Friday, July 17, 2015

Blogging with Barth: CD 2.2 §34.4 "The Passing and The Coming Man" pp. 259-305

Check here for previous posts in the "Blogging with Barth" series or check here for a detailed reading schedule for the Church Dogmatics with links to the respective posts I've written to accompany each day's reading.

The Leitsatz (thesis statement) for §34 states: "The election of grace, as the election of Jesus Christ, is simultaneously the eternal election of the one community of God by the existence of which Jesus Christ is to be attested to the whole world and the whole world summoned to faith in Jesus Christ. This one community of God in its form as Israel has to serve the representation of the divine judgment, in its form as the Church the representation of the divine mercy. In its form as Israel it is determined for hearing, and in its form as the Church for believing the promise sent forth to man. To the one elected community of God is given in the one case its passing, and in the other its coming form."

In paragraph §34 ("The Election of the Community") and subsection §34.4 ("The Passing and the Coming Man"), Barth looks at Israel and the church in terms of the passing man on the one side and the coming man on the other. Barth begins with a reminder...
In the eternal election of the one man Jesus of Nazareth, God, merciful in His judgment, appoints for man a gracious end and a new gracious beginning. He makes him die in order that he may truly live. He makes him pass in order that he may acquire a real future. The purpose of the election of this One is God’s righteous and saving will to deal with man’s need at its very root and to show this man the supreme favour by taking his place in the person of this One, taking away from man and upon Himself the bitterness of man’s end, and bringing upon man the whole joy of the new beginning. Thus the election of this One is His election to death and to life, to passing and to new coming. The elected community of God as the environment of the elected man, Jesus of Nazareth, and therefore as the place where God’s honour dwells, must correspond to this twofold determination of its Head by existing itself also in a twofold form, in a passing and a coming form, in a form of death and a form of life (259-260).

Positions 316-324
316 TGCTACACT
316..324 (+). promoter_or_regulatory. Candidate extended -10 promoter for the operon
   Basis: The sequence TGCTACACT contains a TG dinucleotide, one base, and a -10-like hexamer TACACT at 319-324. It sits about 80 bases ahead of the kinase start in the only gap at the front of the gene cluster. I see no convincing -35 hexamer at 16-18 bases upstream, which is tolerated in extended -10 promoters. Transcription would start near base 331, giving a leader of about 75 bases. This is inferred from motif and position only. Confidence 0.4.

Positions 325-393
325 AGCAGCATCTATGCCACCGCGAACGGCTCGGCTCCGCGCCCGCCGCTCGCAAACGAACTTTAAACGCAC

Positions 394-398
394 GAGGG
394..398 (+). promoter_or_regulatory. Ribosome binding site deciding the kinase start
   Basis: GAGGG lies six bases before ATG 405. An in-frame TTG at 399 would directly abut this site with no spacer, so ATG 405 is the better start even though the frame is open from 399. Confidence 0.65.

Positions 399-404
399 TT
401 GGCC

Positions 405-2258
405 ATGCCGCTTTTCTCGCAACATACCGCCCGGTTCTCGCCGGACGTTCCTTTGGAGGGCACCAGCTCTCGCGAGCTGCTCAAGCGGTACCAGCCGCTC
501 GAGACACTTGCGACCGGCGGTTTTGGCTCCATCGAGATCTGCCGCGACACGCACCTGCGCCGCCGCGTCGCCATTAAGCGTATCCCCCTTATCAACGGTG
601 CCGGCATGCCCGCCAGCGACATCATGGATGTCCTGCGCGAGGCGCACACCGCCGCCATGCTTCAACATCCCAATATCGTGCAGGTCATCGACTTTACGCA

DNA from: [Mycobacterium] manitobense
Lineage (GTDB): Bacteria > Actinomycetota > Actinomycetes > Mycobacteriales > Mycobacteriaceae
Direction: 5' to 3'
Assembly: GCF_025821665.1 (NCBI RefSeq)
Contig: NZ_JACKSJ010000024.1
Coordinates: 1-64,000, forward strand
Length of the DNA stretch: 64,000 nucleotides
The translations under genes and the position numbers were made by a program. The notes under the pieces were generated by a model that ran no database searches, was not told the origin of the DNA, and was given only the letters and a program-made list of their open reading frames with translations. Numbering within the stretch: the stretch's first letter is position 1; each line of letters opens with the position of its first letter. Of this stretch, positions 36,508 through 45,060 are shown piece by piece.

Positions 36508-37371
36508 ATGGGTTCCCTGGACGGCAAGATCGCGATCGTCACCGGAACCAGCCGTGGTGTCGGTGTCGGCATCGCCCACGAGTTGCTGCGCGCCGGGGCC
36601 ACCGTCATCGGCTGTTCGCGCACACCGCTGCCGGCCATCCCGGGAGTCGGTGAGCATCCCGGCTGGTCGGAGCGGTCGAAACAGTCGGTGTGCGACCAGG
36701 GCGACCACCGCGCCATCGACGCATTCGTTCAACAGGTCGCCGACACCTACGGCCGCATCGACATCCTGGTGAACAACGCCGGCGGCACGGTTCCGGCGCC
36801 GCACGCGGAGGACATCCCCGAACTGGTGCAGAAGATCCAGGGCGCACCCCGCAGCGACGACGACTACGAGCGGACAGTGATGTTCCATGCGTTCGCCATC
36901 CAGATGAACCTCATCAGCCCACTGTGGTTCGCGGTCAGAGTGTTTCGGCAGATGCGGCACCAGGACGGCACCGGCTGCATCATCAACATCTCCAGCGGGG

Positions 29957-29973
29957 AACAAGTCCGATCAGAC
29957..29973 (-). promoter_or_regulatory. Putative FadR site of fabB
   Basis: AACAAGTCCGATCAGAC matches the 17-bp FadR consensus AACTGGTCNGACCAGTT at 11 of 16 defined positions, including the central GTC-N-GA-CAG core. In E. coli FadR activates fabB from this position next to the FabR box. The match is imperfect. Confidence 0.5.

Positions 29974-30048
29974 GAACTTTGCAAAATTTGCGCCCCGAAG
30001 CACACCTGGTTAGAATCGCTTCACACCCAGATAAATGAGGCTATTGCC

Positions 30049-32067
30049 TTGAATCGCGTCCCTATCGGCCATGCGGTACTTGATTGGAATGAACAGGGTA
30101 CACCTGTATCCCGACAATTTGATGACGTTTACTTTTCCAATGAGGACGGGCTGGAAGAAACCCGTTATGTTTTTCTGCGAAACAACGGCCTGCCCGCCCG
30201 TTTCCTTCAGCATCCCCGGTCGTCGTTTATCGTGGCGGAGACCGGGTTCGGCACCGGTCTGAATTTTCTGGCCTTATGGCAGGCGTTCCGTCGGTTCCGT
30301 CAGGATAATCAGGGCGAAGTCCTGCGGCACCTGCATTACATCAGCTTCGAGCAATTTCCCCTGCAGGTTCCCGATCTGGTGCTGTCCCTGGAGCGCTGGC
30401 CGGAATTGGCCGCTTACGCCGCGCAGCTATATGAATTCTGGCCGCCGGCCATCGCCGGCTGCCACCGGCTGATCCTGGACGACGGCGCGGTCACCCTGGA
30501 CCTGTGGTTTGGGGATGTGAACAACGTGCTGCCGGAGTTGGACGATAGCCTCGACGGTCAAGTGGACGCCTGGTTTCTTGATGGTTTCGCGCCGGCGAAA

Barth then turns to explain the role of the passing man, Israel, in election.
The specific service which within the whole of the elected community is Israel’s determination is the praise of the mercy of God in the passing, the death, the setting aside of the old man, of the man who resists his election and therefore God. When Israel becomes obedient to its election by being awakened to faith through the promise of God fulfilled in the resurrection of Jesus Christ, its special contribution to the work of the whole community then consists in the critical reminder that the man who resists God is in process of passing, that he must pass in order to receive incorruptible life in peace with God, and that for his salvation he will not be spared this passing—in and with the passing to which God has subjected Himself in His Son. The Church needs this contribution. Its witness to Jesus Christ and to the living future promised in Him to man cannot be heard without the background and undertone of the message of Israel whose Messiah is the Crucified (260).